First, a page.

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Wednesday, July 24, 2013

Fantasy's "Real" Heroines, Guest Blog by Dora Machado

Dora's new book, The Curse Giver, is out this month, so I'm featuring some guest posts by her in Comet Tales!

-Stephanie Osborn
http://www.stephanie-osborn.com

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Have you ever wondered what makes fantasy heroines real?

            I do. All the time. Perhaps it's because I write fantasy. But I also read a lot of fantasy and I really appreciate a heroine who is powerful not because she's magical but rather because she's real.

            Lusielle, the heroine in my latest novel, The Curse Giver  (Twilight Times Books, July 2013), turned out to be a remarkably "real" fantasy heroine. In hindsight, I really liked her and I wanted to learn more from the very character I created. I wondered what made her so compelling.

            But first, let me tell you a little bit about Lusielle. In the novel, she's a powerful healer, on the run, accused of a crime she didn't commit. She's about to be burned for her crimes when the Lord of Laonia saves her from the pyre. He's not her savior. On the contrary, he's deadly to her. A mysterious curse giver has cast a virulent curse that can't be defused or defeated. The curse requires the Lord of Laonia to murder Lusielle in order to save his people from destruction. So this is how the story begins, with Lusielle wondering if she should help the bitter lord pledged to kill her and the Lord of Laonia set to kill the only woman who can heal more than his body—his soul.

            One of the reasons Lusielle comes across so real in the story is that her passion for her occupation is very tangible. Practicing her craft lends her authority and, perhaps more importantly, many opportunities to grow and learn throughout the story. She takes her trade very seriously and so did I. All of the healing practices and ingredients that Lusielle uses in The Curse Giver are based on authentic medieval practices. Most of her potions' components come from historical sources. I think that the concrete elements of her practice make her more real to the reader, more credible and therefore more compelling.

            Another important aspect to Lusielle's realism is that she's not perfect and she knows it. She works hard but things don't always go her way. She's made mistakes—a marriage without love that led to years of abuse and slavery, years that, by her own admission, she won't get back. And yet she's also resilient, capable of looking forward, able to dream a different life and willing to pursue it even when it entails breaking the rules and loving someone who is ultimately pledged to kill her.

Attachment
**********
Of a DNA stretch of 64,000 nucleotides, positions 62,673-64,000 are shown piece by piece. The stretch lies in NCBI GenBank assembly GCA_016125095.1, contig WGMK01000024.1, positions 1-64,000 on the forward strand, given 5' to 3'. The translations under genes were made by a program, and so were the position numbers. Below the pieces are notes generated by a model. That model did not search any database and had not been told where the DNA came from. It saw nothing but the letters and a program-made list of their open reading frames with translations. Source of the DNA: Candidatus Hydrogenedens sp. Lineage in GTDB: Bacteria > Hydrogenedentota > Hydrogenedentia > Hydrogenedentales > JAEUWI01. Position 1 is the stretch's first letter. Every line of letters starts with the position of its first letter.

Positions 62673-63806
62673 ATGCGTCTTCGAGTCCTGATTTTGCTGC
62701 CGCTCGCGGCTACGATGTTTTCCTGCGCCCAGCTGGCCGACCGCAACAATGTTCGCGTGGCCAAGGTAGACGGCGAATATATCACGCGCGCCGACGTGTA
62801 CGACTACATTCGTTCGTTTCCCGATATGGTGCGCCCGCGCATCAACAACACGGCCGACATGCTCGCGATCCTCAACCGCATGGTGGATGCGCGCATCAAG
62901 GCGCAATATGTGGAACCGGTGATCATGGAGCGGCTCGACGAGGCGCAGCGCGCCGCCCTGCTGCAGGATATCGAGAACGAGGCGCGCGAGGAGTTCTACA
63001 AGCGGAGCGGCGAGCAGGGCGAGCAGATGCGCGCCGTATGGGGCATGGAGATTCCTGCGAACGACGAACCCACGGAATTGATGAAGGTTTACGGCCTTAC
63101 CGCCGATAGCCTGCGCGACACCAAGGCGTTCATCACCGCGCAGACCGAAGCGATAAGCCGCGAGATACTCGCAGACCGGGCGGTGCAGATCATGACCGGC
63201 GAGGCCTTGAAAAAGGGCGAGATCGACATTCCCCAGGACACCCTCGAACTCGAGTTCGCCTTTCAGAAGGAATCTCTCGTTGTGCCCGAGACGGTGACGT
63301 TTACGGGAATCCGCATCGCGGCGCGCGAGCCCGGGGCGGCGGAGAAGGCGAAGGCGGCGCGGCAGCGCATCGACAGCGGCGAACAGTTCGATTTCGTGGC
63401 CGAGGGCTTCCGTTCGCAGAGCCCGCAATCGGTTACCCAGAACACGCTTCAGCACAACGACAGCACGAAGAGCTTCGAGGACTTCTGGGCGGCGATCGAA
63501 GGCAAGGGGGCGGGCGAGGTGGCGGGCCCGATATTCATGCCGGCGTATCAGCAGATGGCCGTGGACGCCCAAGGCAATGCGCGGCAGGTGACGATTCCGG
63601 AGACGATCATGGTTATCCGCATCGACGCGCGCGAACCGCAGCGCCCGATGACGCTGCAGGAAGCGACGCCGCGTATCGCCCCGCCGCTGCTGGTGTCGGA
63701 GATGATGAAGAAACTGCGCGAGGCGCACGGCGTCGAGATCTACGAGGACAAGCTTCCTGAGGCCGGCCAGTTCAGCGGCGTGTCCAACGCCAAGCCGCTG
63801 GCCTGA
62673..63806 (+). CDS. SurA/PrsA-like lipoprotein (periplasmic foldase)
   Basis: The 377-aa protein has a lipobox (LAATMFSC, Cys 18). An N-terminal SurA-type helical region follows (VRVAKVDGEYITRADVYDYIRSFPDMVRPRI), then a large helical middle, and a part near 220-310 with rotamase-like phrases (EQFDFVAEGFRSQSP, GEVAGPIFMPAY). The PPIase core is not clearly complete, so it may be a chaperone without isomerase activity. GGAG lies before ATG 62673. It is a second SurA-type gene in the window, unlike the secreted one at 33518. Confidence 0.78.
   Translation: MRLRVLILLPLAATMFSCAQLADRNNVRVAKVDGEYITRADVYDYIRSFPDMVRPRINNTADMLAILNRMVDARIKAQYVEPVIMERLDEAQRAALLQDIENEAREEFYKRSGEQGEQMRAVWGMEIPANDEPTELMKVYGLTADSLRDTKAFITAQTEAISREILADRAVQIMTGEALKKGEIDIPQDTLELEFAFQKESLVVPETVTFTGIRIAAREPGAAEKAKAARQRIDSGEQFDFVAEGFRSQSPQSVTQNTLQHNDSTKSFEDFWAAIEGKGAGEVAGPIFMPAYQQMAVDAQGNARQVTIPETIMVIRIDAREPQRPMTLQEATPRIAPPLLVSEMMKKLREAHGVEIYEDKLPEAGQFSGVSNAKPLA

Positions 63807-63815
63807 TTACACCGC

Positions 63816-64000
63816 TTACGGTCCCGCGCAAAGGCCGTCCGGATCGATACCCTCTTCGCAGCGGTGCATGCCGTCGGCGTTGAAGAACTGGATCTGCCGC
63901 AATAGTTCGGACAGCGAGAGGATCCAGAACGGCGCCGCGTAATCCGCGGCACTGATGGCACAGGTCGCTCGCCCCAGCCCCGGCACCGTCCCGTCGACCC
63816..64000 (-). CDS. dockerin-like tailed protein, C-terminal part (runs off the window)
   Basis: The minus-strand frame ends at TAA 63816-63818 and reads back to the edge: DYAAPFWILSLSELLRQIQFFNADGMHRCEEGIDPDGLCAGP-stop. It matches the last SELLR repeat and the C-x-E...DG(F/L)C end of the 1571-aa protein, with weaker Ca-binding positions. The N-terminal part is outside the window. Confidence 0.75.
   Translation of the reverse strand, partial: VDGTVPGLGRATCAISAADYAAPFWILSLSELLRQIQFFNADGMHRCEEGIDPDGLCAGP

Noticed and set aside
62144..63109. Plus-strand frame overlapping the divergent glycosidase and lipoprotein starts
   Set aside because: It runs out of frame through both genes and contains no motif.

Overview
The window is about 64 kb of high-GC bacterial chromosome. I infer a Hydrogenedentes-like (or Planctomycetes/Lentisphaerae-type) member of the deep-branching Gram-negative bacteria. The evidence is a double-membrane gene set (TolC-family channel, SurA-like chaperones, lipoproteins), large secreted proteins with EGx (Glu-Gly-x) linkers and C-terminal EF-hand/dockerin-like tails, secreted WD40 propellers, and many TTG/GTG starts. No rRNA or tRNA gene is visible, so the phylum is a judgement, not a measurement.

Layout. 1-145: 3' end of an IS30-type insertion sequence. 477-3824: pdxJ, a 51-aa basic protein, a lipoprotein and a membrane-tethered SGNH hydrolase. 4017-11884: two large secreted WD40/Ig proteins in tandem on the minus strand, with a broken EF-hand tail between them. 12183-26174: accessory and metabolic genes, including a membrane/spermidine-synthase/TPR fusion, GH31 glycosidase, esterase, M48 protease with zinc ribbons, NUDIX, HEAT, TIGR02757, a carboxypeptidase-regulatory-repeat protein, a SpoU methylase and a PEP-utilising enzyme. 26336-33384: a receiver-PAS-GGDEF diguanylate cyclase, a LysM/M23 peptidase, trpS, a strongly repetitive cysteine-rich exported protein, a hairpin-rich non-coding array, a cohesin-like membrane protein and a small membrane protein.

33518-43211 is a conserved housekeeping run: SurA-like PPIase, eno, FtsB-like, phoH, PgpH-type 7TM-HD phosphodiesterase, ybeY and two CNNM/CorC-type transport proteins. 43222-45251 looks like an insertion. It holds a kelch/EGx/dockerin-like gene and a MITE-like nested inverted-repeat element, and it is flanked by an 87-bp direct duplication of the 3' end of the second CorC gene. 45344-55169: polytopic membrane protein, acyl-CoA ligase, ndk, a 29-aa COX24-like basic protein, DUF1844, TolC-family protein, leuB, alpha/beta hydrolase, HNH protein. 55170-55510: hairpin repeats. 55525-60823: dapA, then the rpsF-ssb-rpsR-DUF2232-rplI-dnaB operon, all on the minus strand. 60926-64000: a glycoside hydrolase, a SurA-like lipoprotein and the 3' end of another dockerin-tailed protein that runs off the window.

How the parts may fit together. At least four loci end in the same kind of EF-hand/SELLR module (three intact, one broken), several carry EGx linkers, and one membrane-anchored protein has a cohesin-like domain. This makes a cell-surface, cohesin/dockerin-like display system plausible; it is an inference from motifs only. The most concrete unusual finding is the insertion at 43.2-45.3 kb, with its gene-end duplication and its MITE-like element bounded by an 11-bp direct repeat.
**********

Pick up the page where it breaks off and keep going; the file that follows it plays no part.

Along those lines, relationships bring a solid sense of reality to Lusielle's story. Friendship is very important to her, and her often confusing feelings for the Lord of Laonia reflect the full gamut of the human emotions that are so familiar to all of us.

            But I think that the elements that make Lusielle most real are her willingness to challenge her fears, her ability to learn from her experiences, and the confidence that she develops as she learns. Courage and learning go hand in hand. Sure, there's some powerful magic in the story, but ultimately it's Lusielle's knowledge, reason and awareness that make all the difference. See, I think heroines who learn, change and adapt throughout a story are not just cool, they're also real, because change is required of all of us in order to better our lives and we thrive only when we learn from our mistakes.


Dora Machado is the award-winning author of the epic fantasy Stonewiser series and her newest novel, The Curse Giver, available from Twilight Times Books, July 2013. She grew up in the Dominican Republic, where she developed a fascination for writing and a taste for Merengue. After a lifetime of straddling such compelling but different worlds, fantasy is a natural fit to her stories. She lives in Florida with her husband and three very opinionated cats. To learn more about Dora Machado and her novels, visit her website at www.doramachado.com or contact her at Dora@doramachado.com. For a free excerpt of The Curse Giver, visit  http://twilighttimesbooks.com/TheCurseGiver_ch1.html.

Subscribe to her blog at http://www.doramachado.com/blog/, sign up for her at newsletter at http://doramachado.com/newsletter.php,
Facebook and Twitter.

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Next week, Dora will be talking about her villain! Come back and let's support this great author!

-Stephanie Osborn
http://www.stephanie-osborn.com

1 comment:

Aaron Lazar said...

Wonderful article, Dora and Stephanie. Insightful pieces about an author's characters are fascinating, and this one was lovely. Thank you!

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